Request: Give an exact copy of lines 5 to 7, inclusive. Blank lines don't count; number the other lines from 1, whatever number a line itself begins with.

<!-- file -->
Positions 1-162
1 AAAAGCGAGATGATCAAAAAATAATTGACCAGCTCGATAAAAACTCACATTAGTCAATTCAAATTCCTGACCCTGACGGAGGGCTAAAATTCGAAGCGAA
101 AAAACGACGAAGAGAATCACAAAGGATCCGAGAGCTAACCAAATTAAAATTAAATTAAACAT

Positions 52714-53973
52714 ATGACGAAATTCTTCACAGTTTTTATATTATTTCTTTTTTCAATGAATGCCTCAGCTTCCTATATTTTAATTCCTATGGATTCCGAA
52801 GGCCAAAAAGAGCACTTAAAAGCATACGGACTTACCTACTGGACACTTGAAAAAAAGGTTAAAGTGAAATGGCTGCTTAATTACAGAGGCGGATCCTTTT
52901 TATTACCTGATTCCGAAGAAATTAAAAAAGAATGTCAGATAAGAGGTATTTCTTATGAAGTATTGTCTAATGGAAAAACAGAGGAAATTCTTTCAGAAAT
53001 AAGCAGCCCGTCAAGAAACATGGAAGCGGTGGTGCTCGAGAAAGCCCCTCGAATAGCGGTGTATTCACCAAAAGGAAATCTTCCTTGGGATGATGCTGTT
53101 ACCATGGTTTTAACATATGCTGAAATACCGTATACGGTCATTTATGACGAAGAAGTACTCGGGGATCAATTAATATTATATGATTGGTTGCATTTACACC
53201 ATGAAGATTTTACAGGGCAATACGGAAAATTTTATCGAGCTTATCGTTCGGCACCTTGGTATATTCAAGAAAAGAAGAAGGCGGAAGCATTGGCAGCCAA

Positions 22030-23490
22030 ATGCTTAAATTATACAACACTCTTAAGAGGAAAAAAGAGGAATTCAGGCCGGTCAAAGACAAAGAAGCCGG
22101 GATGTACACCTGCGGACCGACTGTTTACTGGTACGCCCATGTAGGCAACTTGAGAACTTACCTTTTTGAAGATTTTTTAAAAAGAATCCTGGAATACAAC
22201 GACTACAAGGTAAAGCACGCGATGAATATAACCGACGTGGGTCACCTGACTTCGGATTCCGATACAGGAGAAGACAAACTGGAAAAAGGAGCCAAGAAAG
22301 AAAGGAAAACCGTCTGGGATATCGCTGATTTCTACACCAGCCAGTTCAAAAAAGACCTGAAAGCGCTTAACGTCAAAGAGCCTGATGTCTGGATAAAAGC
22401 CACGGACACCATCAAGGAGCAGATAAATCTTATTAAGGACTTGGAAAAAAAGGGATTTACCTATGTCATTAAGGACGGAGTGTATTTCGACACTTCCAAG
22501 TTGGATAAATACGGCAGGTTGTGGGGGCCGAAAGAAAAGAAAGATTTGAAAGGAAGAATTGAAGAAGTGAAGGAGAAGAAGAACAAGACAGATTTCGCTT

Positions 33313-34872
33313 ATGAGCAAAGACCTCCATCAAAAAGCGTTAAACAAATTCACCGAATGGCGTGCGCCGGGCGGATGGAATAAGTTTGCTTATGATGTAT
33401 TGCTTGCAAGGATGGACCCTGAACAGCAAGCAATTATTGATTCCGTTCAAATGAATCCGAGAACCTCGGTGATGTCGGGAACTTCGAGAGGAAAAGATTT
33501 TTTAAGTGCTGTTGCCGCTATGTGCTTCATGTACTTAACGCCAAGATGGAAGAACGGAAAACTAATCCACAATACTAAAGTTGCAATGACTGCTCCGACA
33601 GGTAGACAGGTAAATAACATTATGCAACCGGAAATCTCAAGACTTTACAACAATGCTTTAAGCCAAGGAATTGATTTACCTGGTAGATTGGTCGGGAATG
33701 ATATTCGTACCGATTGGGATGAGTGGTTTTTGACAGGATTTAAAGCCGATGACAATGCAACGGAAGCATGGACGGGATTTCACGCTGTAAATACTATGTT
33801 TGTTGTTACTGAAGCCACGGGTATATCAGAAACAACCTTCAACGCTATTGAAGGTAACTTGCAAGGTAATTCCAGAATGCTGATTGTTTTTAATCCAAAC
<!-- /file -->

52714 ATGACGAAATTCTTCACAGTTTTTATATTATTTCTTTTTTCAATGAATGCCTCAGCTTCCTATATTTTAATTCCTATGGATTCCGAA
52801 GGCCAAAAAGAGCACTTAAAAGCATACGGACTTACCTACTGGACACTTGAAAAAAAGGTTAAAGTGAAATGGCTGCTTAATTACAGAGGCGGATCCTTTT
52901 TATTACCTGATTCCGAAGAAATTAAAAAAGAATGTCAGATAAGAGGTATTTCTTATGAAGTATTGTCTAATGGAAAAACAGAGGAAATTCTTTCAGAAAT